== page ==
GLENWOOD, the seat of justice of Mills County, was so named by act of the General Assembly, approved 12th January, 1853, and the seat of justice also permanently located here. It was incorporated as a City by special act approved January 17, 1857, and has ever since preserved her city organization. It is most beautifully located a few miles west of the geographical centre of the county, in the valley of Keg Creek, surrounded by a growth of large timber. A young growth on the town site furnishes beautiful shade trees, and the neat cottages nestled in and among the shady groves furnish a happy contrast with the prairie towns. The site itself is very suggestive of the name “Glenwood.” It is six miles to the landing on the Missouri River, with a perfectly level road, and consequently while Glenwood lays little claim to being a commercial metropolis her close proximity to the River makes her communication easy with the commercial world. In the spring of 1848 the town site of our present Glenwood was first settled by Libeus T. Coon, Silas and Ira Hilman, William Brittain, G. N. Clark and others, who have all passed from our view except Mr. Brittain. The first house erected in Glenwood was built at the northeast corner of the present town site, and was destroyed by fire about four years ago. The next one, erected almost simultaneously, still remains the glory and pride of our primitive architecture. It is the low, slab-roofed ten-by-twelve log cabin standing in the rear of the “Bett's House,” on Mr. Mewes' lot. In this house it is said the first school was taught in Glenwood—our fellow citizen D. H. Solomon playing the pedagogue. William Coolidge is said to be the first white child born in Glenwood—in December, 1849. Probably the first death was that of the wife of Silas Hilman, who died in the summer of 1849. There are three church buildings in Glenwood, two brick and one frame—the M. E. church owning the frame building, while the Congregational and Baptist societies each have a brick house of worship. The Christian denomination have also an organized society. A large brick school house was erected in the summer of 1856 for the use of the public schools, but its capacity has long since failed to accommodate the increased number of scholars, and the Independent School District of Glenwood has now in course of construction a brick Union School House at an estimated cost of ten thousand dollars, to be completed by the fall of 1866, which will add a new interest to this already thriving town. A mammoth Court House of brick, costing about forty thousand dollars, adorns the public square. The Glenwood Lodge, A. F. & A. M., No. 58, meets regularly every 3d Saturday evening in each month. Glenwood Lodge I. O. O. F., No. 97, meets every Thursday evening. Glenwood Lodge I. O. G. T., No. 125, meets every Monday evening. The Glenwood weekly Opinion, furnishes, every Saturday morning, news from all the world, published by T. P. Ballard, formerly of the Iowa City Republican.   (Hair's Iowa State Gazetteer..., 1865)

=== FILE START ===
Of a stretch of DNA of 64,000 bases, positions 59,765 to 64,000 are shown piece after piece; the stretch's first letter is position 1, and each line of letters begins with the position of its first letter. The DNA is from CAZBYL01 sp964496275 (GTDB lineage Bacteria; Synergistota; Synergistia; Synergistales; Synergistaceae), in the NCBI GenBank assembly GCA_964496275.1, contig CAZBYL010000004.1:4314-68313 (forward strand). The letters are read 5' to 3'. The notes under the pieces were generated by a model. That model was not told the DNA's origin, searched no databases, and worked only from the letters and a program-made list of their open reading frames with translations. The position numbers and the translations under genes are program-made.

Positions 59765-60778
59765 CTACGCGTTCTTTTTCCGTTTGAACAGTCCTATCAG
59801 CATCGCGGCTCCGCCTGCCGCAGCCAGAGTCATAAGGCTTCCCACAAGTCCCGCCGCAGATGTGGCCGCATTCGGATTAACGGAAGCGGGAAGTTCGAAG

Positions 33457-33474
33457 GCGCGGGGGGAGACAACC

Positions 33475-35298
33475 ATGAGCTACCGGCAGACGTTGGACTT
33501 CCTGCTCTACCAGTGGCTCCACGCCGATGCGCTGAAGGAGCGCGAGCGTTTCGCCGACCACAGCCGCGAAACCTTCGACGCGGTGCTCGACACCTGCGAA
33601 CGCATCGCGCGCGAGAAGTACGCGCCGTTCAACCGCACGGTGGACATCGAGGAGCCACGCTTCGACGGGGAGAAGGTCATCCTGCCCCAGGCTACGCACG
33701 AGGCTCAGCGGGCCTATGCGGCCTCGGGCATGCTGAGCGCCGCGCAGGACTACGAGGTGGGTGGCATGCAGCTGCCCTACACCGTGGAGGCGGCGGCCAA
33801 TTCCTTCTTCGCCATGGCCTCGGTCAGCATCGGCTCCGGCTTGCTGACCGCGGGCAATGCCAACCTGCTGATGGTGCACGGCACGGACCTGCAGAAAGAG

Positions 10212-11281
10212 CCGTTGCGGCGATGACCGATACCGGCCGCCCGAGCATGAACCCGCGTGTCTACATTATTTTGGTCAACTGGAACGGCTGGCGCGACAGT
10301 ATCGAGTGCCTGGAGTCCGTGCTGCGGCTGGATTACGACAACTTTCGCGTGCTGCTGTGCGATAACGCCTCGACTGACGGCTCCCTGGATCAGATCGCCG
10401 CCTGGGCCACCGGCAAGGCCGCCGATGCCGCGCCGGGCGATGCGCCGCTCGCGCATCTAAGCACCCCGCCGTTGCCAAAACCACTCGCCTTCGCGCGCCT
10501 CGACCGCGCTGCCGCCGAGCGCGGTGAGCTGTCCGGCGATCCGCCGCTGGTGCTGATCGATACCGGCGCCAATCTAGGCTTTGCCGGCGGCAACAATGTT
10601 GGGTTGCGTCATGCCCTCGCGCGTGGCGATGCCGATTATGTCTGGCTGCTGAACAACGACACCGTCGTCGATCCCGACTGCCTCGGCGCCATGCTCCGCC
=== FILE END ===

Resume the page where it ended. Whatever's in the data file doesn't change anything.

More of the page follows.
Total Population 1860
City or Town